The real abortion stories of these Texas women show why the SCOTUS decision is so important

Bartender Kathryn Holburn posted a first-person account of her struggle to get an abortion in Texas on Sunday. Thanks to the state’s anti-choice HB 2 law of 2013, Holburn wrote, abortion clinics across the state had closed, forcing Holborn to travel 600 miles to get to a clinic. In the end, she paid $800 for transportation plus the actual procedure.

“I want the Texas Legislature to know who I am,” Holburn wrote in her post, which was posted on Tomorrow.tech. “I am one of their constituents and I was wronged by a law that they said was supposed to help me.”

A day after Holburn’s article was published, women across the country celebrated the Supreme Court’s 5-3 decision to Whole Woman’s Health vs. Hellerstedt, which struck down the restrictive Texas abortion law that Holborn refers to in his article. The victory was personal for many women, who flocked to Reddit to share their own experiences.

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Holburn had to take time off work and cross state lines to access timely abortion services. And she is not alone. “My girlfriend and I are in the lovely state of Texas, and we had to fly to California to get a quick procedure,” wrote editor _Krug.

Texas laws even affect women who try to have children but find themselves in tragic circumstances. Women with failed pregnancies face the same barriers as women with unwanted pregnancies trying to access medical services for safe pregnancy termination. A few months ago, an editor shared a story in /r/Austin about his wife being forced by Texas law to carry a hopeless pregnancy to term.

“We tried a litany of emergency measures, but the bag [sic] was already outside the womb. There was nothing we could do,” 11th_Doctor_Whom wrote. “Because of this, and her age, any attempt to induce labor would be considered a late abortion… These laws made my wife feel that our child struggled inside her for days. . We cried ourselves to sleep every night. We spent four days inside and outside the hospital waiting for nature to take its course.”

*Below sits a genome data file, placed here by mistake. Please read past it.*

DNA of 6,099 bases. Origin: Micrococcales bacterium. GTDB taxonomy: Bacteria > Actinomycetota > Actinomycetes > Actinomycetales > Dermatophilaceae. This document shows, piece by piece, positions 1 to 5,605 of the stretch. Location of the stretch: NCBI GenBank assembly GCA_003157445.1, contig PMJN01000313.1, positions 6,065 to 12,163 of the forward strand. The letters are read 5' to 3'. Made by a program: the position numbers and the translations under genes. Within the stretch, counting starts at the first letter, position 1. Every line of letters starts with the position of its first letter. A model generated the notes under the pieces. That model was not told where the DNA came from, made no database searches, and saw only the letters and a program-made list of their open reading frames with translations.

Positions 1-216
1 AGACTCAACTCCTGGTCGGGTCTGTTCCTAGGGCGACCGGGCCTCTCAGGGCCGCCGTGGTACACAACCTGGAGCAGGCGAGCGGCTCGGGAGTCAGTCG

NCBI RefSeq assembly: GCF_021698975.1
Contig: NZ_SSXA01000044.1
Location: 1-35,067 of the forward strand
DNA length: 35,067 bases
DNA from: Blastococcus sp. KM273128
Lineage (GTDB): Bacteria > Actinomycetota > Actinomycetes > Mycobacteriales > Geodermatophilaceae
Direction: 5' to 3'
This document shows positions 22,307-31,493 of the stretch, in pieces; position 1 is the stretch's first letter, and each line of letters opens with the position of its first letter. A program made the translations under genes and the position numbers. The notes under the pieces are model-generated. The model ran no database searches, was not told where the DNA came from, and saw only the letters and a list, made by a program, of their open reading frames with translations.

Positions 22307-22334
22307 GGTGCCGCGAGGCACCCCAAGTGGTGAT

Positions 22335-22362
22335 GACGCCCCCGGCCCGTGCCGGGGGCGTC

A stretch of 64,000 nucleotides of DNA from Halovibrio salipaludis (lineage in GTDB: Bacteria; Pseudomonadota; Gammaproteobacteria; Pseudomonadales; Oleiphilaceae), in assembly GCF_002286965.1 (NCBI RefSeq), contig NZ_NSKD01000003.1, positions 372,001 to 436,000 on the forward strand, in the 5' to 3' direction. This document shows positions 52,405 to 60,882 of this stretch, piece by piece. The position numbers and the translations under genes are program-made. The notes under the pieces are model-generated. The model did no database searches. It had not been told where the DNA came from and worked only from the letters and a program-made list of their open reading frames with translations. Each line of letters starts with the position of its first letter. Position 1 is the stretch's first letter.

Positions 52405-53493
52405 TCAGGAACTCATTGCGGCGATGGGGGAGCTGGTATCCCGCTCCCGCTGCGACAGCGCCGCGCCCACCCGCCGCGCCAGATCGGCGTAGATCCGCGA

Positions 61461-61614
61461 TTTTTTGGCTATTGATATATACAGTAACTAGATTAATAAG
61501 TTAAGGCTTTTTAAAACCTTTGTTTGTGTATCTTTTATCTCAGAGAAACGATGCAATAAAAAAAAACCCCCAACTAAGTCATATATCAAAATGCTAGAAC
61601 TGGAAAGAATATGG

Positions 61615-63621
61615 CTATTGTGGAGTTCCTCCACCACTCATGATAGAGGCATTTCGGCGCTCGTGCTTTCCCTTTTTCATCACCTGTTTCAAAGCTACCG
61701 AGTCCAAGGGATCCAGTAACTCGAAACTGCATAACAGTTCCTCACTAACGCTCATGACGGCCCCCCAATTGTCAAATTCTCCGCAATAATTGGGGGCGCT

“The same thing happened with me at 8.5 weeks in Texas,” wrote rebel_nature, “I begged for a layoff because I knew I couldn’t survive any longer if I just waited for the inevitable “.

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Even though it has been 43 years since Roe vs. Wade recognized women’s legal right to abortion, restrictive state laws have created barriers for women who struggle to exercise this right. These laws particularly affect low-income women and women of color: as Holburn pointed out, if she had not been able to afford her abortion, her legal right to terminate her pregnancy “would have remained only a concept abstract”.

Lack of access to safe abortions has led some women to turn to other, more dangerous methods of pregnancy termination. A study from the University of Texas, for example, estimated that between 100,000 and 240,000 Texas women have attempted voluntary abortions, which the researchers said showed an upward trend since access to Local abortion clinics became more restrictive in 2013.

Now, the Supreme Court’s decision is poised to impact women across the country by striking down laws requiring providers to meet the same construction standards as ambulatory surgical centers, costly new mandates that have forced many clinics to close. The case also set a powerful precedent for women challenging state laws governing their bodies, deeming it unconstitutional to force women to travel long distances to access basic health services.

The legal debate may be universal, but its impact on women’s lives is deeply personal, as these women’s stories demonstrate.

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